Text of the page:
AFGC: Palm oil labelling bill “unworkable”

Posted by Nicole Eckersley on 4th July 2011

Palm oil Bill unworkable and will cost industryA palm oil Bill – which compromises the nation’s food and grocery labelling system – is unworkable in its current form and must be referred to a House of Representatives Committee for further discussion and examination, the Australian Food and Grocery Council (AFGC) urged today.

The Australian Food and Grocery Council today called the recent Palm Oil labelling bill, passed in the Senate with amendments last week, “unworkable”, and called for a House of Representatives Committee to further discuss and examine the bill.

The bill was rejected by a Senate Committee, but passed in the senate by an unexpected alliance between the introducer of the bill, independent senator Nick Xenophon, the Greens and the Coalition.

The Bill calls for the mandatory labelling of palm oil within 12 months on all food and grocery products, both on the grounds of truth in labelling and in an attempt to allow consumers to avoid the ingredient, which has been implicated in the destruction of orangutan habitat in Malaysia and Indonesia.

The AFGC said the bill will “impose significant costs to industry, compromise good regulation and labelling and won’t help to save one orangutan.”

AFGC Chief Executive Kate Carnell said there are many reasons why the Truth in Labelling Bill must be referred to a committee for further discussion.

“The Bill only names palm oil as the required ingredient to be listed on a label. Very few products in Australia contain whole palm oil. Most products use derivatives of palm oil or palm kernel oil – which are not listed in the Bill,” she said.

“Food labelling is a State and Territory-based responsibility. As a result, States and Territories will have to pass legislation to require palm oil labelling. They have not been consulted at all on this issue and a Committee would allow States and Territories to have input into the Bill.”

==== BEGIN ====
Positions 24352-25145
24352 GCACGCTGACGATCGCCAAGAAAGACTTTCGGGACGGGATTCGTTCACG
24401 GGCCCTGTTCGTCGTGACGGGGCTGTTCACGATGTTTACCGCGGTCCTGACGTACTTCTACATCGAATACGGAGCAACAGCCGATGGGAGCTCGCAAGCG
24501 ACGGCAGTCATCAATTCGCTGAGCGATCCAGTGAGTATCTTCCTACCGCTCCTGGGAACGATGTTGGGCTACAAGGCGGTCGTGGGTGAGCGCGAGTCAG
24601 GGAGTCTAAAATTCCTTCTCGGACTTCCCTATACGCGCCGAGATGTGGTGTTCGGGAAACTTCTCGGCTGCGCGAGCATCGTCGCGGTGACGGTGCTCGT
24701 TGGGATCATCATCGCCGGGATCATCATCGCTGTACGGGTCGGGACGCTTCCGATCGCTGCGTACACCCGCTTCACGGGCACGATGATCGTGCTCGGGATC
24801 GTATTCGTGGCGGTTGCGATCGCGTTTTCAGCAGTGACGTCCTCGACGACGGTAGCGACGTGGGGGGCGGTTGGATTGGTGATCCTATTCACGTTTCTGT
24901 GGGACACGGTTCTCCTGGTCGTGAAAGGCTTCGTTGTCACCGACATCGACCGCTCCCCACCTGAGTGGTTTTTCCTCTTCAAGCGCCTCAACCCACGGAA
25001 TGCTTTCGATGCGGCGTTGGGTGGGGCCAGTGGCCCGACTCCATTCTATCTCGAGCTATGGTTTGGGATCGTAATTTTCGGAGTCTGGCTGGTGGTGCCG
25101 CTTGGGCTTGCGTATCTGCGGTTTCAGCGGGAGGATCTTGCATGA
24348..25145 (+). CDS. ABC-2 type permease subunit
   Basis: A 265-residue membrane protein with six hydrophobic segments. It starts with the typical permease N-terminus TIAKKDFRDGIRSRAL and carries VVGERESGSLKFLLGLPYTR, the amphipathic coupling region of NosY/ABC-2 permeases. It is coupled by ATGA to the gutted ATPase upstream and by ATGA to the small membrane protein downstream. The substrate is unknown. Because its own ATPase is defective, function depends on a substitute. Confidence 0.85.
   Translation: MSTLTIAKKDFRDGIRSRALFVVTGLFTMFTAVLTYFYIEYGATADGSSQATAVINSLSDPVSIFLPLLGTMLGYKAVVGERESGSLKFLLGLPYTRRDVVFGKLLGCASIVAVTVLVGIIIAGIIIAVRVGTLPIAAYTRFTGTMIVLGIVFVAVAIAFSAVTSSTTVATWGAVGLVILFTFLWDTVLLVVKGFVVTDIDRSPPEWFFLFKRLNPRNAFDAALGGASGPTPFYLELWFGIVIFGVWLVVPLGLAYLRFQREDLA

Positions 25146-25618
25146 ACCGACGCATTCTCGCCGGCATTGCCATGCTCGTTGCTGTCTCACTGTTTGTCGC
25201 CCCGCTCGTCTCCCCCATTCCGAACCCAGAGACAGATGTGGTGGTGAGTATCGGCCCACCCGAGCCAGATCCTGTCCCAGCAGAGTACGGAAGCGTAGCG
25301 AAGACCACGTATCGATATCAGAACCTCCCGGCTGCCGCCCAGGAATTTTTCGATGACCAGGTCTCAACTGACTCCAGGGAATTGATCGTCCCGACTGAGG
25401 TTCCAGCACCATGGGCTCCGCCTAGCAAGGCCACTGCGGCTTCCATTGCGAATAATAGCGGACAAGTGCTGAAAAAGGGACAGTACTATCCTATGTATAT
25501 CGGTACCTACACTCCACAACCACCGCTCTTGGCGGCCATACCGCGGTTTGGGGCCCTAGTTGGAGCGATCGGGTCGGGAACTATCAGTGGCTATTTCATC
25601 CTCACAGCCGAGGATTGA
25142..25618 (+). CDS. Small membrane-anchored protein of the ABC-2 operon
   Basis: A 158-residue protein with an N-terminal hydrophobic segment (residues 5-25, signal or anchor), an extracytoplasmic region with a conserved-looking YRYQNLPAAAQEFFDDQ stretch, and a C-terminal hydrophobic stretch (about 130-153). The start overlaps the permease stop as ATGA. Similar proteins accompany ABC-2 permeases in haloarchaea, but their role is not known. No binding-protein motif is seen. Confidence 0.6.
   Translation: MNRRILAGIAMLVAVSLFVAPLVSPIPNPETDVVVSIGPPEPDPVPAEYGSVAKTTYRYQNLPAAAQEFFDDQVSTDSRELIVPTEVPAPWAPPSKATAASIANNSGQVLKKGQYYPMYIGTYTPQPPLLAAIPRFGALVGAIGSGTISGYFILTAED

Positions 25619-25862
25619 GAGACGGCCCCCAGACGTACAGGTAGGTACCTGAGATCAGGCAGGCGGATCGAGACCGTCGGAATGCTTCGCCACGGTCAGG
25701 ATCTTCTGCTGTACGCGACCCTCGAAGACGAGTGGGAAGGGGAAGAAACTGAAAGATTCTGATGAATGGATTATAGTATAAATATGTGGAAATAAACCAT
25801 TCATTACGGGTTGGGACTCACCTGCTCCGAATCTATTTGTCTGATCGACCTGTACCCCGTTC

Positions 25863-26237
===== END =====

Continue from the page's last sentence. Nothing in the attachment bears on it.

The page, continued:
“Enforcement of the Bill will be extremely difficult. How the ACCC will enforce the legislation remains unclear. The ACCC has not been consulted at all on this issue,” she added.

“Palm oil and its derivatives are unable to be verified by laboratory testing as the fatty acids and derivatives are not unique to palm oil. How will the ACCC enforce this?”

“The Bill potentially breaches the Australia / New Zealand Food Treaty, where Australia must not introduce any amendments to food law “without effective consultation” with New Zealand. NZ authorities have not been consulted,” Carnell said.

“Twelve months is not long enough for industry to comply. The standard amount of time given for label changes is 24 months. The cost of changing a single label is between $5000 to $15,000 per product stock keeping unit (SKU). As there are 60,000 products on supermarket shelves – with up to one third containing palm oil – this equates to hundreds of millions of dollars in extra costs.”

“The Bill undermines the current Council of Australian Governments’ (COAG) Blewett Labelling Review process, which is still underway.”

“As a result, industry is urging all MPs to seriously consider the ramifications of the Bill, and refer it to a House of Representatives Committee so that States and Territories, New Zealand authorities, the ACCC, FSANZ and other interested parties can have their say,” Carnell said.